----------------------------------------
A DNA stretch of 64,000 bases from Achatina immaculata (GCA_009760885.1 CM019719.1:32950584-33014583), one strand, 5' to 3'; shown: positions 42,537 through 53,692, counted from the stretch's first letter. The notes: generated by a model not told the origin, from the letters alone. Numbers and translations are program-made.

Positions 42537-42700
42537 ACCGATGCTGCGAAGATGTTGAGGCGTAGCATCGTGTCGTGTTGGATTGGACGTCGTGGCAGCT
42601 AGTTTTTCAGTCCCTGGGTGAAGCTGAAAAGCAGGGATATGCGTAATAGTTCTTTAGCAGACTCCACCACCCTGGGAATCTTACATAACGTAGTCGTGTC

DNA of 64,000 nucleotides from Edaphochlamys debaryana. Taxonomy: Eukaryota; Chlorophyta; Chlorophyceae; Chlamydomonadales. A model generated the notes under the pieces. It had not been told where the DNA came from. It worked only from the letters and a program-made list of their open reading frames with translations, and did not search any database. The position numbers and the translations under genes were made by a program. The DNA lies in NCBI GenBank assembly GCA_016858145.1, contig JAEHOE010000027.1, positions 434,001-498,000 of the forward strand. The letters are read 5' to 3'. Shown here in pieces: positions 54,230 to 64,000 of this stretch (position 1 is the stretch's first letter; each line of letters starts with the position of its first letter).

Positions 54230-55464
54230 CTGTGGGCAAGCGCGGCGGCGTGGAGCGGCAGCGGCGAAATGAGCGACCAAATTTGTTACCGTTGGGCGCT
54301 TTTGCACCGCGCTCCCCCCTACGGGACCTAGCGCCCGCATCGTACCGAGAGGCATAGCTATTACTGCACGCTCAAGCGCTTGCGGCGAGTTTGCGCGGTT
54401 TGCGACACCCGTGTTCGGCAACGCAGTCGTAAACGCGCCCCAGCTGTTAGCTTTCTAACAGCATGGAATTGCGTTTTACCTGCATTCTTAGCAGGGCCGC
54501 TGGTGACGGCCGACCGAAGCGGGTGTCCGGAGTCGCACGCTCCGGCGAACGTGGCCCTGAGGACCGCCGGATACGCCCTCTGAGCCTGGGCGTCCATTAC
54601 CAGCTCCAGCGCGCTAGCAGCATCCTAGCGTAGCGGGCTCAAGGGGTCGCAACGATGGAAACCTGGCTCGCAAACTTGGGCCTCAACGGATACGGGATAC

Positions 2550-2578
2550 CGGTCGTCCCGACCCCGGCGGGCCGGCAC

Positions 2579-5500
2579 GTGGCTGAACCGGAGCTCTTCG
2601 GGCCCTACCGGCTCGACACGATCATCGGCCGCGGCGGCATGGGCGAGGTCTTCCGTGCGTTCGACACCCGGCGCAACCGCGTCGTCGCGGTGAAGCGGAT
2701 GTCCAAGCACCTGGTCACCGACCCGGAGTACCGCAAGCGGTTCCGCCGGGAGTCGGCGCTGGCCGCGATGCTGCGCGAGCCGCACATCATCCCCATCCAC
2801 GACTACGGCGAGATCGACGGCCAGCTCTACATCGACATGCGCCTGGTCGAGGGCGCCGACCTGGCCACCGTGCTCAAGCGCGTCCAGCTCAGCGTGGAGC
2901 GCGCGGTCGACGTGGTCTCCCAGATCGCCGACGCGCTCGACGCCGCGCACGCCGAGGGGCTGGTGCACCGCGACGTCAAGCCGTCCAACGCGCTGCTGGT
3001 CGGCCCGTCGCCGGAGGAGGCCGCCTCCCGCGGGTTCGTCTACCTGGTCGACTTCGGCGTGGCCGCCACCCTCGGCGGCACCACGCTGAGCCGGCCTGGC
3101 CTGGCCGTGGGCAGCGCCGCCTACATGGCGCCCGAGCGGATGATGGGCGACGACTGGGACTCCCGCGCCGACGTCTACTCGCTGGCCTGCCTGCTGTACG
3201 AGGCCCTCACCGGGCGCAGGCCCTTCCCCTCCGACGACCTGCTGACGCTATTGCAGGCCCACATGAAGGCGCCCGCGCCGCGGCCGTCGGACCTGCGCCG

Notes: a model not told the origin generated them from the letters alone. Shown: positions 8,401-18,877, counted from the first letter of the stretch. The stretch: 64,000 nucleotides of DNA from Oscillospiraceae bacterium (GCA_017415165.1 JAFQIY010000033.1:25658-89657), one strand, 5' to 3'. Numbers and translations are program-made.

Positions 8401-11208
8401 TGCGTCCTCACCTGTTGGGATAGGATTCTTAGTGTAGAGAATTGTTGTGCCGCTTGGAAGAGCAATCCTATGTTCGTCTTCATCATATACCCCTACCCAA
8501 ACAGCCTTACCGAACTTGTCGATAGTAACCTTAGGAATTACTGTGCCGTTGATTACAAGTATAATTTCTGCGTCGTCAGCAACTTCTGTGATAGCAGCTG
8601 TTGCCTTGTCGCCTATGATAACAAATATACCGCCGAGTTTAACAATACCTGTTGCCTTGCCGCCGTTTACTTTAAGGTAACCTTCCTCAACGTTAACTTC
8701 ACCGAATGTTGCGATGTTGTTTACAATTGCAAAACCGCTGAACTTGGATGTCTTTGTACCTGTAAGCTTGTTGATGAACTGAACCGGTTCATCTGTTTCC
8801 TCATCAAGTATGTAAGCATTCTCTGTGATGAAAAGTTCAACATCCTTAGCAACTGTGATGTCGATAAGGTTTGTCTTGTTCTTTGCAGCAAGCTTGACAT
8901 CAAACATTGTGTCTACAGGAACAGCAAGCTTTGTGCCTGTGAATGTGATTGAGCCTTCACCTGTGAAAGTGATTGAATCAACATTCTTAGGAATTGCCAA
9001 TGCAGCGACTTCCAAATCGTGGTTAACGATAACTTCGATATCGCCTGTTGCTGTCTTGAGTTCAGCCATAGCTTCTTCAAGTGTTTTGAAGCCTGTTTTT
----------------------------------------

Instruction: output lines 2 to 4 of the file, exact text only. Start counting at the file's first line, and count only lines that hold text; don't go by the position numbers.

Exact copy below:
Positions 42537-42700
42537 ACCGATGCTGCGAAGATGTTGAGGCGTAGCATCGTGTCGTGTTGGATTGGACGTCGTGGCAGCT
42601 AGTTTTTCAGTCCCTGGGTGAAGCTGAAAAGCAGGGATATGCGTAATAGTTCTTTAGCAGACTCCACCACCCTGGGAATCTTACATAACGTAGTCGTGTC